June 20, 2022
It’s no secret U.S. rice farmers are struggling, trying to maintain or increase yields while keeping production costs as low as possible until higher prices arrive at some point in the, hopefully, not-too-distant future.
That’s one reason why a new program that would provide growers with financial incentives to grow rice that could earn the designation of “carbon neutral” has begun attracting attention across the southern U.S. Rice Belt,
AgriCapture, a Nashville, Tenn.-based entity providing technology and data-driven solutions to climate change, is working with rice farmers on more than 20,000 acres spread across Arkansas, Mississippi, Missouri, and Texas to help them implement regenerative practices to produce Carbon-Neutral Rice.
The program is expected to reduce greenhouse gas emissions by more than 100,000 tons annually, beginning in 2022. (Conventional rice farming practices worldwide emit 2.1 billion tons of carbon dioxide each year, according to McKinsey & Company’s “Agriculture and Climate Change” report. That’s the equivalent of burning 1 billion tons of coal.)
“We want to build consumer awareness of the difference between purchasing Carbon-Neutral Rice with zero GHG emissions and rice that contributes to climate change with a massive carbon footprint,” said Sami Osman, president of AgriCapture.
Carbon dioxide emissions result from burning rice stubble, which also releases methane and nitrous oxide emissions. Similarly, flooding rice fields for extended periods result in methanogenesis, releasing methane emissions.
That’s where AgriCapture’s Carbon-Neutral Rice program comes into play – it builds on the existing AgriCapture Climate-Friendly Rice Standard which spells out different cultivation techniques that lower on-farm greenhouse gas emissions.
One of those is mulching rice straw instead of field burning. Others include more efficient nitrogen use, growing furrow-irrigated or row rice or using alternate wetting and drying or AWD techniques to reduce the flood duration in rice.
“It’s very exciting to see several major rice distributors and restaurant groups join us in supporting our farmers in this way," said Sami Osman.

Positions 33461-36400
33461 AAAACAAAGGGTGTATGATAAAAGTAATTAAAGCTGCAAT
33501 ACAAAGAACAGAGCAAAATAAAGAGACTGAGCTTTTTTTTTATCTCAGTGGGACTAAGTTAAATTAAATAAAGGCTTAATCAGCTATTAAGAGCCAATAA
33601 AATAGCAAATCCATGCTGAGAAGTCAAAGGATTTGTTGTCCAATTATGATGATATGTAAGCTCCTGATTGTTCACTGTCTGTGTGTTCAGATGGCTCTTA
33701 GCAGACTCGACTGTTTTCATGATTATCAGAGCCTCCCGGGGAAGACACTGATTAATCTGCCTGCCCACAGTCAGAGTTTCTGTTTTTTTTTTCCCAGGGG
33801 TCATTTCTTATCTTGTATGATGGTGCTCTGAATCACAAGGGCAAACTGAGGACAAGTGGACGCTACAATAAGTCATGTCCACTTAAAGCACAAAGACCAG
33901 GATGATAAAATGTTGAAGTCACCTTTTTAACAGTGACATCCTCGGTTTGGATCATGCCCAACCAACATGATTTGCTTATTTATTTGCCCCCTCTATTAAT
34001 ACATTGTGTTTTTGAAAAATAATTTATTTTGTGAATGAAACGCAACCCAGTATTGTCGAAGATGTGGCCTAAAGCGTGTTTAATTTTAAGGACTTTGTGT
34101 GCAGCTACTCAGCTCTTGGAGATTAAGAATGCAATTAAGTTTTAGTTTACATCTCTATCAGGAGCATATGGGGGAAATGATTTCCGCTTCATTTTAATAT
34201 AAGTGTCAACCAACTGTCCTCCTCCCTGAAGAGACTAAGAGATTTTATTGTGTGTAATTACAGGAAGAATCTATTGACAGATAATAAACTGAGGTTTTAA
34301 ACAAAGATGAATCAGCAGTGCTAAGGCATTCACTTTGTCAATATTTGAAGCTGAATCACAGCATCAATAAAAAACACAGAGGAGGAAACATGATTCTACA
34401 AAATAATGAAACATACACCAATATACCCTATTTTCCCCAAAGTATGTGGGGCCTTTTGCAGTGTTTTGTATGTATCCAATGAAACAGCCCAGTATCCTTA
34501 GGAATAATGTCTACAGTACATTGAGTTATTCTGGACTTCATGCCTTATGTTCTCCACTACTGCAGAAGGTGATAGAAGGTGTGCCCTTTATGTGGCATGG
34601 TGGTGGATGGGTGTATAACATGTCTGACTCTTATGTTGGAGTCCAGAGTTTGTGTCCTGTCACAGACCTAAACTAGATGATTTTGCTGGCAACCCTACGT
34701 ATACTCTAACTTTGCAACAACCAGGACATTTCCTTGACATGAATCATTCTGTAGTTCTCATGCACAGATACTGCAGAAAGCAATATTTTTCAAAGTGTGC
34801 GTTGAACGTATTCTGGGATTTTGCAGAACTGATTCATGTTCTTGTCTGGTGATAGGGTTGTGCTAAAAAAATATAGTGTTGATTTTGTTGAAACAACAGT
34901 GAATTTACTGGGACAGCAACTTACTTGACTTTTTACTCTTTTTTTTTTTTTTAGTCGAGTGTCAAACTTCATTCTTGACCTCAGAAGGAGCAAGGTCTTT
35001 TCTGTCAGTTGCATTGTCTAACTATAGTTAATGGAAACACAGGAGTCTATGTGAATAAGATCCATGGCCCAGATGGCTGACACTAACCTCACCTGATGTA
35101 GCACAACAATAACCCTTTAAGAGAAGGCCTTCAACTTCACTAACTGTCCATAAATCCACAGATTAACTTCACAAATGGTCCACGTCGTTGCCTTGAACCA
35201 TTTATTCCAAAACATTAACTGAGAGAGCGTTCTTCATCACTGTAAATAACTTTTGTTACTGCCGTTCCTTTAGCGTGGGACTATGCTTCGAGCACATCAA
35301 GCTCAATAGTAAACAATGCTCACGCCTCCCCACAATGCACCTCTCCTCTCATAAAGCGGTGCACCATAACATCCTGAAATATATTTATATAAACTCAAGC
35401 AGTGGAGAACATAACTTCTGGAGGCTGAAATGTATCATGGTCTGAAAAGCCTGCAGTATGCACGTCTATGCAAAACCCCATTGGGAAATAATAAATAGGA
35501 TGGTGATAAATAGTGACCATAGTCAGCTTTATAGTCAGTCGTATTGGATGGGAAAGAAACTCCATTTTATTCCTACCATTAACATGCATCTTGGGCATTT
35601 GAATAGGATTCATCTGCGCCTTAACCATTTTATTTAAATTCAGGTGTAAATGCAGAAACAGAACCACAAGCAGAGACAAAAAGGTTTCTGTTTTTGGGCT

AgriCapture takes a full cradle-to-gate life cycle analysis approach to quantify net greenhouse gas emissions. The GHG emissions associated with farming inputs, on-farm activity, post-harvest production, and transportation are all quantified by AgriCapture to provide a realistic picture of what’s happening on the farm.
“Farmers are becoming increasingly aware of the environmental impacts of certain rice growing practices, and AgriCapture is providing financial incentives to do things differently,” said Galen Franz, a Texas rice farmer who is participating in the AgriCapture Climate-Friendly Standard actions this year.
Under the standard, AgriCapture asks participants to use high-speed disks or stubble rollers to mulch rice straw into the ground instead of burning rice fields after harvest. Mulching allows the residue to fully decompose before the next season’s planting.
“By mulching rice stubble into the ground months before the next cultivation period as an alternative to stubble burning, rice farmers can abate as much as 3.6 metric tons of carbon dioxide or CO2e per acre,” the spokesperson said.
Farmers growing Climate-Friendly rice receive about a 20 percent premium on the crop grown following the AgriCapture Climate-Friendly Rice Standard. Farmers can also receive carbon credit payments if enrolled in AgriCapture’s carbon credit generation projects (click on https://agricapture.com/agricapture-lists-51691-acre-carbon-capture-project-with-climate-action-reserve/.
“It is a lot easier to do the right thing by the environment if we are financially incentivized,” said Missouri farmer Jarrett Lawfield. “The yields will be the same or more. It just takes more capital and effort. I am willing to do it.”
The acreage enrolled in the AgriCapture carbon-neutral program ranges from 80 acres to 3,000 acres on one of the farms in the four states. Participants agreed to mulch rice stubble in program fields last fall and are growing furrow-irrigated rice or rice with alternate wetting and drying techniques this season.
For more information about AgriCapture visit www.agricapture.com.
About the Author(s)
Forrest Laws, senior director of content for Farm Press, spent 10 years with The Memphis Press-Scimitar before joining Delta Farm Press in 1980. He has written extensively on farm production practices, crop marketing, farm legislation, environmental regulations and alternative energy. He now oversees the content creation for Delta, Southeast, Southwest and Western Farm Press. He resides in Memphis, Tenn. He served as a missile launch officer in the U.S. Air Force before resuming his career in journalism with The Press-Scimitar.
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